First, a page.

WHAT: Screening of “The River” and “Steamboat Bill, Jr.” on 16mm film with live original score by Glenn Jones and Laura Baird
WHEN: Saturday, June 30; 7:30 p.m.
WHERE: Ned Smith Center for Nature and Art, 176 Water Company Road, Millersburg
COST: $10, $8 NSCNA members.
SPONSOR: Carole DeSoto
The Ned Smith Center for Nature and Art is proud to continue its collaborative relationship with Harrisburg-based film co-op Moviate through its new Film and Music Series, which will feature classic films set to live original scores. The series is sponsored by Carole DeSoto.
The final installment of the 2011-2012 Film and Music Series will be the Center’s first ever outdoor film screening on Saturday, June 30 at 7:30 p.m. on the Ned Smith Center’s lower patio. Two films will be shown on 16mm film: “The River” and “Steamboat Bill, Jr.” starring Buster Keaton. Both films will be accompanied by Boston-based acoustic guitar virtuoso Glenn Jones, with support from Philadelphia singer-songwriter Laura Baird.
ABOUT THE MUSICIANS:
Called “the best guitarist you’ve never heard of” by The Boston Globe, Glenn Jones has been playing the age of 14. After spending 20 years with psych-rockers Cul De Sac, Jones released his first album of acoustic six- and 12-string guitar instrumentals, “This Is the Wind That Blows It Out,” in 2004. “Against Which the Sea Continually Beats” followed in 2007, then “Barbecue Bob in Fishtown,” which was named one of the 50 best albums of 2009 by Wire magazine.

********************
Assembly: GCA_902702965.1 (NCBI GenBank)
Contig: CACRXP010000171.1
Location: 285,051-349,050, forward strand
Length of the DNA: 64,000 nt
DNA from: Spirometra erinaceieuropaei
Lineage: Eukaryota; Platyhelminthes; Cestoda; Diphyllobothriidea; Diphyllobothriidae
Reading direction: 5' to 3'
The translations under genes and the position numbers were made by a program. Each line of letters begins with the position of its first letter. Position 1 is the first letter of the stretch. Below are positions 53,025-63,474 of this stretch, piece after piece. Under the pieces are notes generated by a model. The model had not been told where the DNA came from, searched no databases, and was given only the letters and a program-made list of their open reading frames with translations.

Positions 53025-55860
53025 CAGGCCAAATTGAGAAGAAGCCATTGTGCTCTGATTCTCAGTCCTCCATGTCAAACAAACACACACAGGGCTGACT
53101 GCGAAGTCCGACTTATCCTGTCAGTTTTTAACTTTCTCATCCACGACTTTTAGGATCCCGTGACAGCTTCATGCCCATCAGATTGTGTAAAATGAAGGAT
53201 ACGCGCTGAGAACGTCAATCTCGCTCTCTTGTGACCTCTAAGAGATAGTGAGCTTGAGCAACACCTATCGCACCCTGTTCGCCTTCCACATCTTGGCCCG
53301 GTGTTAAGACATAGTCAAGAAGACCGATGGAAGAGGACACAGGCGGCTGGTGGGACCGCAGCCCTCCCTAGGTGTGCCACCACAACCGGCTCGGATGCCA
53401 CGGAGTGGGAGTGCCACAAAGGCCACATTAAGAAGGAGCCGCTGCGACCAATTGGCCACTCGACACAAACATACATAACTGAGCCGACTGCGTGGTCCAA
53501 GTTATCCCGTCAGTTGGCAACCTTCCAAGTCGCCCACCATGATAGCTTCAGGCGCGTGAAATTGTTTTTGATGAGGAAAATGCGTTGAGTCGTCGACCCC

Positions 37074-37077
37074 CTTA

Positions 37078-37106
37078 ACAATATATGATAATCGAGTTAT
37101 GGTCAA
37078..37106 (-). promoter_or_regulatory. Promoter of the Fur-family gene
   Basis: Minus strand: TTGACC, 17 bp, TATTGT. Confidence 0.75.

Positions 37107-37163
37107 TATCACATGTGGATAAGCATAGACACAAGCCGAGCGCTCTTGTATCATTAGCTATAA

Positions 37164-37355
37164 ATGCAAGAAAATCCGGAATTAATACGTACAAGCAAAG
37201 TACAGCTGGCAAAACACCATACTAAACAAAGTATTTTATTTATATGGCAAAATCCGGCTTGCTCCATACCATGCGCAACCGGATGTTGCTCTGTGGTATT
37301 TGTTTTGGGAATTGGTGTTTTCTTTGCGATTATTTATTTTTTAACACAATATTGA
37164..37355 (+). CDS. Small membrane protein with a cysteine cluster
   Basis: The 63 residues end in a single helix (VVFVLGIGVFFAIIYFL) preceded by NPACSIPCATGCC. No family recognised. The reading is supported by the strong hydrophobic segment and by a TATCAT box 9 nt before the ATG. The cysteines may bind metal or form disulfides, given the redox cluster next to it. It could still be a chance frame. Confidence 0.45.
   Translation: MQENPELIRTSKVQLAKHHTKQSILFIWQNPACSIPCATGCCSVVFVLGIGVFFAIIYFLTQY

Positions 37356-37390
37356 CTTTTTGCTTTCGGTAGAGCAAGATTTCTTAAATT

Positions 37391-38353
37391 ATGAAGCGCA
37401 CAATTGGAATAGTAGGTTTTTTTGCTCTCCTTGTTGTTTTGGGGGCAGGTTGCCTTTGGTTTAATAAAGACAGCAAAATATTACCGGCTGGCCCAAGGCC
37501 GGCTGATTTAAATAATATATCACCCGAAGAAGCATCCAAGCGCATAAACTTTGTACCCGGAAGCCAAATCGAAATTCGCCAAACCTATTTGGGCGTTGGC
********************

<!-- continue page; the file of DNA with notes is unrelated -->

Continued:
In 2011, Jones signed to Chicago’s Thrill Jockey Records. He issued a split album (with Virginia’s Back Twig Pickers) in March, and has a full-length double LP, “The Wanting,” released in September 2011.
Laura Baird has been writing songs and making home recordings since the late 1980’s. She is also an enthusiastic collector and performer of traditional Appalachian music. She sings and plays many instruments, including clawhammer banjo, guitar, piano and flute. Laura has recorded with Espers (flute) and Death Vessel (banjo and backing vocals), among others. Currently, Laura performs as “The Baird Sisters” with her sister Meg.
ABOUT THE FILMS:
“The River” (1938) is a short, Depression-era documentary about the importance of the Mississippi River. The “headlining” film, “Steamboat Bill, Jr” (1928), is a feature-length comedy starring silent film legend Buster Keaton. Keaton plays the son of a cantankerous riverboat captain who comes to join his father’s crew. The film features Keaton’s most famous stunt, in which an entire building facade collapses onto him. The open attic window fits neatly around Keaton’s body as it falls, coming within inches of flattening him.
For additional information and to purchase tickets in advance, please visit the Ned Smith Center website at www.nedsmithcenter.org.